Read about the inspiration for the show here, March 15. Some would have hated it. If I had gone looking for pin-point-perfect technique, or classical movement, or really anything conventional at all, I would have been disappointed. Instead I was uplifted by vignettes about trying to get along with and without people. Between dances, open doorways and closed doors were moved about on rollers by dancers dressed like nuevo gypsies, as they held a kind of movement dialogue with one another. Each had what seemed to be their own character, informing their choices and scenarios. Melissa's acrobalance experience shone through at certain points, particularly to a number choreographed to Tom Waits' "The Piano Has Been Drinking," a piece I was lucky enough to get a preview of at the Kinesis benefit in December (see 12/25/06 for a photo). That section, too, is a good example of one of the best aspects of Right Before You Fell: its sense of humor. I've known Melissa for a while now, so her brand of humor is about as familiar to me as anyone's. RBYF was a great manifestation of unbounded joy for living, and unabashed moments of the surreal.

I could critique some aspects of the show, of course. It irritated me not to have a schedule and titles of the different dances in the program, and I felt as though the end of the evening needed a more significant punctuation, or perhaps clearer imagery of having come full circle (or home, if the notion of taking a walk is to be followed through). But these things may become clear to me after our inevitable Yurtian debriefing. Kate, Patrick, Melissa and I will all gather and surmise, and I'll get the inside skinny on what her specific intentions were. Even without this knowledge, I walked away from the concert feeling fulfilled, and even a little happier about the little unhappinesses in my life at present.

Melissa has extended me an informal invitation to join Kinesis in some performances this summer. (She couches it in the term "movement actor" in deference to my sensitivity about artistic categories.) I hesitate, uncertain about what I can contribute and what I hope to get out of it, but seeing her concert shows me more possibilities for an exciting, empathetic collaboration. It might even be funny.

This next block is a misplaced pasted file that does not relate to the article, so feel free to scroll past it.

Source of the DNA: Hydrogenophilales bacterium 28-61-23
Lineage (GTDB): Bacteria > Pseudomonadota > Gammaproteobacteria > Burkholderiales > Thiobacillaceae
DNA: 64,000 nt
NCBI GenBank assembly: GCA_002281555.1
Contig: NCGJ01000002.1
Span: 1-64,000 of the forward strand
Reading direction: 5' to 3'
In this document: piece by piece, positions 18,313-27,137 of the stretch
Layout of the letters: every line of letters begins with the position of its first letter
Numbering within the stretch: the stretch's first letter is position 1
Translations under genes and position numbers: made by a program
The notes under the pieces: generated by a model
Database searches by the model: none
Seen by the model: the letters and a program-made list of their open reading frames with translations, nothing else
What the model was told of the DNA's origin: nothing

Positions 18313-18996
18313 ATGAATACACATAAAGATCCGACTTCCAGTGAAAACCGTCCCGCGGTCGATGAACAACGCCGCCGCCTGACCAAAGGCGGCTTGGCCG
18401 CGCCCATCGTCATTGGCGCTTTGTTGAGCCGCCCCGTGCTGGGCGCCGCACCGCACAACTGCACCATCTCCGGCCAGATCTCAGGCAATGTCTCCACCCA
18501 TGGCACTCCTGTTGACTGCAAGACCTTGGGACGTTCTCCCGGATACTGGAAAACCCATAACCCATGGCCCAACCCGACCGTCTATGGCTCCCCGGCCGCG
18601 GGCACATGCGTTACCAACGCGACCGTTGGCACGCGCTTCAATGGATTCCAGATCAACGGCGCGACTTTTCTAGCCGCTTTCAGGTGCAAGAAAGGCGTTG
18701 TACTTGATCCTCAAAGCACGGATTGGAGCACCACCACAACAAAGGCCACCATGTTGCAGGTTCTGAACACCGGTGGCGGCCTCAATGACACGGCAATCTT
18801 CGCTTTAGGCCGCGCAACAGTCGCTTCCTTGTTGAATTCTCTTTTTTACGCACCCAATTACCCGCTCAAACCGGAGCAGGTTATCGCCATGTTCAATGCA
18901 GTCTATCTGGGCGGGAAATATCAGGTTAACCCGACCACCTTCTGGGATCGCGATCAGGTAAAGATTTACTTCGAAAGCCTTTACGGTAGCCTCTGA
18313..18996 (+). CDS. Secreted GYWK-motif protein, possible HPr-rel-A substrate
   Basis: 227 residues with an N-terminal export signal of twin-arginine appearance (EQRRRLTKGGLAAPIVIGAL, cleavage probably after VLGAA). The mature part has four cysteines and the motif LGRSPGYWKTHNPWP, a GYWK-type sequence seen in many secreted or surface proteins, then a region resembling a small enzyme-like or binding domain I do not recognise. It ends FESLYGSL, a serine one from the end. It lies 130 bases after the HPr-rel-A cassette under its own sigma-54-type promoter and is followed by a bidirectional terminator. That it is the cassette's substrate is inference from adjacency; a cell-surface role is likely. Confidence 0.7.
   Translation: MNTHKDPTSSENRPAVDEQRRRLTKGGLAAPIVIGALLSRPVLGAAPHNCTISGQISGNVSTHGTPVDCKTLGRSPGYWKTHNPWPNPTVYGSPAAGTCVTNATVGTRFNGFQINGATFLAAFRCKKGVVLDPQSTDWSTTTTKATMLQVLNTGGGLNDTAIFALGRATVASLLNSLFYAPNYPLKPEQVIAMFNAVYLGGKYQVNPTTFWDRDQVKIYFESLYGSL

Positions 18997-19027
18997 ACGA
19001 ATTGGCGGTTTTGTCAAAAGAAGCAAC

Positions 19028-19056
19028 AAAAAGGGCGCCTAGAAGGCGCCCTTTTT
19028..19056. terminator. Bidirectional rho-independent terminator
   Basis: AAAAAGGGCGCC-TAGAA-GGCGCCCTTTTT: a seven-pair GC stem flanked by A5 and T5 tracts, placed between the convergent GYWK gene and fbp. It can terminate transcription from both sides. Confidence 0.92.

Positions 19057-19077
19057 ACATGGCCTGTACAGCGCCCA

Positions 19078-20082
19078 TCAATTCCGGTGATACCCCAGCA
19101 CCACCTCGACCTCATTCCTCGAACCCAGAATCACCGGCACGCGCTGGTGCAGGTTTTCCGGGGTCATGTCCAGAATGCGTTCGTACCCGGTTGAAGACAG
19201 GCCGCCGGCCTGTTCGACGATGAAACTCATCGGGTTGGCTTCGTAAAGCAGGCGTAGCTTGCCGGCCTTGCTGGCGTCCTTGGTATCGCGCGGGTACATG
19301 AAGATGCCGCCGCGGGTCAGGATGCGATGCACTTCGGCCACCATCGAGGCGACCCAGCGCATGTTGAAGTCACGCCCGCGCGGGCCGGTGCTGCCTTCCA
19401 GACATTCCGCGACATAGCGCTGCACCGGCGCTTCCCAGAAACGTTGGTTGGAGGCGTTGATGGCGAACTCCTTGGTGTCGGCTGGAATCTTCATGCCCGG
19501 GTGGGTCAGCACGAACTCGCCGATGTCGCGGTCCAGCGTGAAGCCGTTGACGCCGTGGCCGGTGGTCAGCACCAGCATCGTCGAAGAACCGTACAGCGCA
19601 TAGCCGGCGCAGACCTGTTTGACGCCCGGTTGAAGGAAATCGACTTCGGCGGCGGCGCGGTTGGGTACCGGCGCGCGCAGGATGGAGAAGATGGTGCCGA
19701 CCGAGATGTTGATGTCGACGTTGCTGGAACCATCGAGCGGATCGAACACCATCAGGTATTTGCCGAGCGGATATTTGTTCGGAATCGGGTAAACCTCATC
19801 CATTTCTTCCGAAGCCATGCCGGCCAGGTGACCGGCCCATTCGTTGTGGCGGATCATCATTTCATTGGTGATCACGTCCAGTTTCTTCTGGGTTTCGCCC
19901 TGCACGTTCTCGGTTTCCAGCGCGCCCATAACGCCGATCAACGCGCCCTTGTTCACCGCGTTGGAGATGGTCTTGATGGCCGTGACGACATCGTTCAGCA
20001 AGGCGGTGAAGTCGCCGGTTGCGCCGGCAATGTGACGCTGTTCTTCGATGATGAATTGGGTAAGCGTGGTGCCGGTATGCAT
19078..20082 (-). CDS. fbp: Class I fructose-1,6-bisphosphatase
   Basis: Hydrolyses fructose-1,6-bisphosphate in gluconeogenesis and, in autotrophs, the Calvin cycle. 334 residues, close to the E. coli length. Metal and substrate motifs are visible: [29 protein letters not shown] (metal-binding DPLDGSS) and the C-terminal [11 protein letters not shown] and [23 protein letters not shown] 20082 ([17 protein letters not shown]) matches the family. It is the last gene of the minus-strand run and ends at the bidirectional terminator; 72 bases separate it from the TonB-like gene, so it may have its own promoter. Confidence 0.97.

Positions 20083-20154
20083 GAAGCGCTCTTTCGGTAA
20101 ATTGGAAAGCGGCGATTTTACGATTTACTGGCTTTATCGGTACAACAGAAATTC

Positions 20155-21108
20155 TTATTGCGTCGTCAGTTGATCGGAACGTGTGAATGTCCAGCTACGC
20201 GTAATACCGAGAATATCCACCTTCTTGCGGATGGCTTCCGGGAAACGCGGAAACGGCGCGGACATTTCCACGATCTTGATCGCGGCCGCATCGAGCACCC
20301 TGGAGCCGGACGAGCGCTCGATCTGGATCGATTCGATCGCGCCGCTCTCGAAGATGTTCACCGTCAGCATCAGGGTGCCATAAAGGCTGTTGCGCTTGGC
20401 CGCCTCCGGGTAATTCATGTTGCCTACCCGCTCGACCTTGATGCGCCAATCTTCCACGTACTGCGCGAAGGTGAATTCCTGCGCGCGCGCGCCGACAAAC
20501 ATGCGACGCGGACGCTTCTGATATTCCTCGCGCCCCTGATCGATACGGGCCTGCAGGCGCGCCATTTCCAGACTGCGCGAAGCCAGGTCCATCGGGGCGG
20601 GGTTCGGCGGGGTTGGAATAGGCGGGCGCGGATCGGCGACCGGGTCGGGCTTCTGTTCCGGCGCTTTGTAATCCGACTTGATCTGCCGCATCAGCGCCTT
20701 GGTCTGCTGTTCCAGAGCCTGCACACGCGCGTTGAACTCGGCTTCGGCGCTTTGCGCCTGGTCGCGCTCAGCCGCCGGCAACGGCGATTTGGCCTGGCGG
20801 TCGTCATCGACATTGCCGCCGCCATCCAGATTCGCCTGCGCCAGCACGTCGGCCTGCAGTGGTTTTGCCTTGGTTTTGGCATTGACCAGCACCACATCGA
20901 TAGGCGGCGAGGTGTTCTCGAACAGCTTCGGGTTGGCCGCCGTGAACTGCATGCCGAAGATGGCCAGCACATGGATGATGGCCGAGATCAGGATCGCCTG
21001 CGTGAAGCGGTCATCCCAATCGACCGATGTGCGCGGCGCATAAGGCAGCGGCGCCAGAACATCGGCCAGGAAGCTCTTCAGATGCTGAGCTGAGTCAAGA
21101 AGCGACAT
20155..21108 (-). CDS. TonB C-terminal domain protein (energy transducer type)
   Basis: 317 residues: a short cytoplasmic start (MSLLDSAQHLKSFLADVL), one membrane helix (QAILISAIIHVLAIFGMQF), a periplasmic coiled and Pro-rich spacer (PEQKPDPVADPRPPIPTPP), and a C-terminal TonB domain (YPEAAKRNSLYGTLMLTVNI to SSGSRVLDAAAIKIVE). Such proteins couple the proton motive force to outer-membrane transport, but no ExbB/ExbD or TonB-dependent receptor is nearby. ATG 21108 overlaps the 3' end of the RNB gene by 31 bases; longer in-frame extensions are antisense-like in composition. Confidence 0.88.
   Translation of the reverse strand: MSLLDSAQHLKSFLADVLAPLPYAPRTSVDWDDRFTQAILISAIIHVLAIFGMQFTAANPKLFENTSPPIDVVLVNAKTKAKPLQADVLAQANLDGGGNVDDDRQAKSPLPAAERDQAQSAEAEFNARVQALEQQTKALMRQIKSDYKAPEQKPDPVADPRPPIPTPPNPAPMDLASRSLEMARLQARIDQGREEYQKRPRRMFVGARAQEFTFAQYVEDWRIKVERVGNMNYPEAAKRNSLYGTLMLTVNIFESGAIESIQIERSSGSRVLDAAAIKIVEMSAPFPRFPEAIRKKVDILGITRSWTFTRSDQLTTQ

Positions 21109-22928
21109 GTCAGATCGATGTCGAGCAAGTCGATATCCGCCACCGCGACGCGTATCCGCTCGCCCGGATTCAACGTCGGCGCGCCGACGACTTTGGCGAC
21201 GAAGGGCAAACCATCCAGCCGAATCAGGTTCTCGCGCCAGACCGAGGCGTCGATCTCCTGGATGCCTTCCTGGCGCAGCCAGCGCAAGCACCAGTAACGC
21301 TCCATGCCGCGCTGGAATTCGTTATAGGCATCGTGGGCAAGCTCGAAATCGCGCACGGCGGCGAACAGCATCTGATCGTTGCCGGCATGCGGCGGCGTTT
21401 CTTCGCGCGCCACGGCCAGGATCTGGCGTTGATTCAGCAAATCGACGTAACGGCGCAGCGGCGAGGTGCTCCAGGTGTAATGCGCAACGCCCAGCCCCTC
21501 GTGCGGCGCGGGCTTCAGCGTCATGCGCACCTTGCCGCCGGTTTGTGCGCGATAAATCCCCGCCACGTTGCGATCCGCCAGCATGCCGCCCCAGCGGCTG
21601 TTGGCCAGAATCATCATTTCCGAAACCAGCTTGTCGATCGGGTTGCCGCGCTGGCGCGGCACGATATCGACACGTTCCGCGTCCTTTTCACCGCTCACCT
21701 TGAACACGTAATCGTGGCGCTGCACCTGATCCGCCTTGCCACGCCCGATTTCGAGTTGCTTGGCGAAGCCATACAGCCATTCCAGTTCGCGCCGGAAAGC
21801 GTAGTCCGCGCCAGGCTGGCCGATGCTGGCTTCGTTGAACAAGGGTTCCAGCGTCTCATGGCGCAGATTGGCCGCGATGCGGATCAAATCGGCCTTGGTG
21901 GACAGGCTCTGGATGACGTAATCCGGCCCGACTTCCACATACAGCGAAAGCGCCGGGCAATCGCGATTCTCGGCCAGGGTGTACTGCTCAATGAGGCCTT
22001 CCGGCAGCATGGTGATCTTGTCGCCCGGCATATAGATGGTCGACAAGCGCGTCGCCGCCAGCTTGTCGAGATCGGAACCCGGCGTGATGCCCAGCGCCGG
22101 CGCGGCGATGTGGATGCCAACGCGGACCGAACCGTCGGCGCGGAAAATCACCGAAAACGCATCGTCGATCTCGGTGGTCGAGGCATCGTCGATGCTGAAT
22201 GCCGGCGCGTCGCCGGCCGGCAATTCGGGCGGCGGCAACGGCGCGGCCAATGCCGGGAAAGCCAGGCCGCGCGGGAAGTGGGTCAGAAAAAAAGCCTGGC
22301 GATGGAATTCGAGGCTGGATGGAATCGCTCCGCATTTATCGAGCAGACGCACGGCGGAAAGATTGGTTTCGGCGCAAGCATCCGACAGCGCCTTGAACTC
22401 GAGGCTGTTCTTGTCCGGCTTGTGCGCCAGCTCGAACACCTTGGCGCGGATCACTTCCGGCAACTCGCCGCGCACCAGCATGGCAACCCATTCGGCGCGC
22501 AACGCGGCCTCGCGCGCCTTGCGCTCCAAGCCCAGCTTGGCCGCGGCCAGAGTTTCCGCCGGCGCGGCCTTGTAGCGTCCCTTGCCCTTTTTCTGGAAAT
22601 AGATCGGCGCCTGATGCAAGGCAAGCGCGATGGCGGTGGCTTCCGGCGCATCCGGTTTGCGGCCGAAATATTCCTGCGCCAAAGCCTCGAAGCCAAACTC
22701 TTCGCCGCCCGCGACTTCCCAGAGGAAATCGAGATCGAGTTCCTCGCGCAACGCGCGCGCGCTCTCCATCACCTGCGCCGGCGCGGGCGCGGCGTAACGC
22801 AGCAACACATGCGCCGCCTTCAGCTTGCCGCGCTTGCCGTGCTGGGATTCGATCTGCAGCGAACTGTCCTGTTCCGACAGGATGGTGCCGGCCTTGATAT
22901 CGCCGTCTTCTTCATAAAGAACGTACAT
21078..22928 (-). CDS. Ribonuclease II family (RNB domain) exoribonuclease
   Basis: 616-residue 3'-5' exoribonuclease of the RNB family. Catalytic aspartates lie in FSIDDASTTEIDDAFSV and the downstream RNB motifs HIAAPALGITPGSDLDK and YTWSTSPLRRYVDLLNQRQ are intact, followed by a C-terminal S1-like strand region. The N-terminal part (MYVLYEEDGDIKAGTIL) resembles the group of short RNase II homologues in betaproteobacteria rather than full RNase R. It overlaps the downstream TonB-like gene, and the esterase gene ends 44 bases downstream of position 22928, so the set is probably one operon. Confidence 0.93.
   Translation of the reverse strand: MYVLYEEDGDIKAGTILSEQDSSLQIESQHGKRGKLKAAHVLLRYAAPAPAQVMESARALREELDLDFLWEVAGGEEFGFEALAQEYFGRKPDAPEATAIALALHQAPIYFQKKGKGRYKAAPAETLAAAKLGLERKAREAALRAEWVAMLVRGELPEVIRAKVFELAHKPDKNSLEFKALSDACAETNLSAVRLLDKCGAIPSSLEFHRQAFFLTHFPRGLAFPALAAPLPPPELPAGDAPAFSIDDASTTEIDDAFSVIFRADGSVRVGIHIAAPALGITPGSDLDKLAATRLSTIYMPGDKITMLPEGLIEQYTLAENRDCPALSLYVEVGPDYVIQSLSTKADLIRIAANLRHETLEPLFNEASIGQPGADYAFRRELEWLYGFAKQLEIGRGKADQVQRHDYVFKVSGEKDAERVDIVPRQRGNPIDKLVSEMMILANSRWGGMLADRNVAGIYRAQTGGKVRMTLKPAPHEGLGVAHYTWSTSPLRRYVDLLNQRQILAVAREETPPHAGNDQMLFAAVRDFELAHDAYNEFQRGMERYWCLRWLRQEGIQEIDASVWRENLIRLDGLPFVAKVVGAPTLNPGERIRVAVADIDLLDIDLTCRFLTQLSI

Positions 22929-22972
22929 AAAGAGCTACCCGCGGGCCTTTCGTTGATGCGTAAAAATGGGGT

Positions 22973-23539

Hey! We could do excerpts from Guys and Dolls!

7 comments:

Melissa said...

Sweet Jeff - thank you for that ramble and tumble of a review.
It is time to Yurt - I am excited to field the questions that brew -
much love...
m

Melissa said...

Sweet Jeff - thank you for that ramble and tumble of a review.
It is time to Yurt - I am excited to field the questions that brew -
much love...
m

Jeff Wills said...

Dear Melissa - So glad to hear from you. I hope you're RESTING now. We'll Yurt soon enough...

Patrick said...

It's silly for me to answer one of your questions when Melissa already had a chance and chose not to, but I still want to point out that the evening was a full length piece, not a series of pieces. That's why there wasn't a list of titles. "Right Before you Fell" WAS the title. Those 'transitions' were actually part of the dance. Am I speaking out of turn M? Or getting it wrong?

Jeff Wills said...

Ah. Iiiiiiiiiiiiiiii'm dumb.

Approaching it now as a single, hour-and-a-half dance, I'm wondering how much I missed. (Probably a lot.) And why did I feel so compelled to view it as a regular dance concert? And did I apply the word concert, or was that part of the program? Some etymology for you (which further reinforces Patrick's observation):

1665, from Fr., from It. concerto "concert, harmony," from concertare "bring into agreement," in L. "to contend, contest," from com- "with" + certare "to contend, strive," freq. of certus, var. pp. of cernere "separate, decide" (see crisis). Before the word entered Eng., meaning shifted from "to strive against" to "to strive alongside." But Klein considers this too much of a stretch and suggests L. concentare "to sing together" (from con- + cantare "to sing") as the source of the It. word. Sense of "public musical performance" is 1689. Concerto was borrowed 1730 directly from It. as a musical term.

Melissa said...

No, not out of turn P - I hadn't thought about that....I didn't understand that it hadn't been gotten - I suppose because I know that the sections of the whole did exist seperately from one another at some point in their "lives" as works...and I know you Jeff, have seen them that way...But, Right Before You Fell is one full(long) thought now. Um, yes, a Concert, in all its definative forms. It just took (in some cases) 6 years to brew.
So, this is their final form. I may excerpt it for showing purposes...But RBYF - based on the moment before a word is spoken, a thought is actually expressed...or an answer arrived at - is an hour long, or as dancers say, evening length, work. I feel the separate parts that make the whole would lose something if I was asked to do them as separate "limbs" of a body of work. Like the Torture Project or some such developed works, where there are segments ("we begin", etc) as you workshop, and eventually it emerges as a whole.

Jeff Wills said...

This clears up a lot for me, Melissa. Thanks for dialoguing (is SO a word) about it on ma' 'blog. This is exactly the kind of discourse I find valuable as a record.